A few years ago, I asked myself what is new and different today from twenty years ago that is influencing the personal and geopolitical choices and disposition of affairs inside and outside North Korea. In answer to this question, I noticed that revolutionary digital technology combined with financial globalization was creating an international commodity boom and that the spread of cultural products has profoundly influenced the attitudes and the aspirations of citizens inside North Korea, while the concentration of wealth and concurrent expansion of the global money supply—through corporate profits and the process of quantitative easing—has put an enormous amount of capital into play for the international investment community, and for geopolitical problem solving.
Extrapolating forward, without minimizing the effects of demographic and environmental change, it may be these two critical factors—global finance and innovations in communication technology—that will play the most influential and determining roles in selecting outcomes in North Korea. To avoid obsolescence, political theory and foreign policy must submit to the changing times in which we live and adapt to the rapid evolution of these seminal forces.
To better grasp this insight, and the impact of technology, let us go back in time to the year 1450 CE. It is unlikely the foreign policy arm of the Holy Roman Catholic Church realized the enormous impact the printing press would have on future claims to power and authority. Had the Holy See known at the time, it might have tried to destroy this innovative new technology, or to gracefully adapt to the fact that millions of “profane” books were about to be published for a growing urban middle class, and the Bible was about to be translated, read, and reinterpreted by the increasingly literate and curious late medieval masses. From this they might have projected the end of an era, the possibility of the Protestant Reformation, and perhaps even foresaw the Enlightenment and the Age of Reason.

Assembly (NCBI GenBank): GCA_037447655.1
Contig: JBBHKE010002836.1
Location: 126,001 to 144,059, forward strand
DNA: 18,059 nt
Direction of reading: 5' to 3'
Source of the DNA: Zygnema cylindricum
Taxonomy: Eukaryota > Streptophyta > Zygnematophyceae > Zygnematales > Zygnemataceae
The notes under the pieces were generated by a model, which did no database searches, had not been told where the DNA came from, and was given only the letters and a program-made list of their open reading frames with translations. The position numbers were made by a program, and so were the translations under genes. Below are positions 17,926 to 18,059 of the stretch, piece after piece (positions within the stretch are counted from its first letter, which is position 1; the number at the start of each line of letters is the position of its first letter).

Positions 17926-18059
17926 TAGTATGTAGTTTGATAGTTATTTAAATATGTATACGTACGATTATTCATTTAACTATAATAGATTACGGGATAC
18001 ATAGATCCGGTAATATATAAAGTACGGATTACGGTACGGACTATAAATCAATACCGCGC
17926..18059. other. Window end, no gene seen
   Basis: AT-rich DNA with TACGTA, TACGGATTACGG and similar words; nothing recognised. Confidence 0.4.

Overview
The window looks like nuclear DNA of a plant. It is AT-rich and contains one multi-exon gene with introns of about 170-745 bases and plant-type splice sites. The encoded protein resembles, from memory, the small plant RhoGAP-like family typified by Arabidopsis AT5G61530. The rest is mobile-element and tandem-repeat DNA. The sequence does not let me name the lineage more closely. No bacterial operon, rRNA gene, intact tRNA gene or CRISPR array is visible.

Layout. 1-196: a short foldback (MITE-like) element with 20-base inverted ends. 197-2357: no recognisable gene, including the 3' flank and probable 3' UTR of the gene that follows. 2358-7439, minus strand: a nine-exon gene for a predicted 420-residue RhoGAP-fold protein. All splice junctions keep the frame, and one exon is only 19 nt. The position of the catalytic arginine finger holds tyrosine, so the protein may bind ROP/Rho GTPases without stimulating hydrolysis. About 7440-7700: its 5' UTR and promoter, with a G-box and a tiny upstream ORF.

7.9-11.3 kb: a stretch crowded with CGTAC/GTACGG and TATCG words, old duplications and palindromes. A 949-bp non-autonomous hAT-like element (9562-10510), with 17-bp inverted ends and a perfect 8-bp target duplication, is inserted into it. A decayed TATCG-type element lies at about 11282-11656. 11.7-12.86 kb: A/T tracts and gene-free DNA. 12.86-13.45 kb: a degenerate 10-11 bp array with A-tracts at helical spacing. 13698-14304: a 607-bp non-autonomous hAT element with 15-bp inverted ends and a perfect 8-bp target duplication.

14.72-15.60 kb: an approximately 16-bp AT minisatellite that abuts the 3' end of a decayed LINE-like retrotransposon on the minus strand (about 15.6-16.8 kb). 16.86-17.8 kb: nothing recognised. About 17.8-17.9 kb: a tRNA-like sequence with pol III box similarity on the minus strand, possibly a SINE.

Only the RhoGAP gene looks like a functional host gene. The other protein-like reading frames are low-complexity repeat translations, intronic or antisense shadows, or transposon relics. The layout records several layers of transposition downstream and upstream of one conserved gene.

There are indications we are in the early stages of a similar process today. The Internet may create a similar socio-political-economic revolution. This revolutionary technology is already changing who we are, what we think, and how we behave. But unlike in ages past, this process will not take centuries to play out. As we program our digital technology to perform tasks, it is programming us in the ways and means in which we live. Already our children would rather play on their mobile phones and tablet computers than at the park; they are being inured to complexity and learning in a nonlinear more associative manner, clicking links instead of turning the page. The Internet has already fundamentally changed politics in democratic and communist nations.
Global business elites are no longer nation-bound, but interact with a multiplicity of peoples and cultures—along with the travelling youth, they are truly among the first world citizens. As individuals around the world adapt and co-evolve with their digital technology, institutions will also change. If we follow the general path of increasing complexity in economic and political organization, from bands to tribes to chiefdoms to nation-states, one can easily imagine the next level of human organization will entail more unified political-economic agglomerations and the increasing prominence of supra-national political and economic institutions, perhaps eventually a world government and a global Constitution. Ironically, as this Leviathan grows in power, the Lilliputians will have more democratic or disruptive power to constrain its behavior.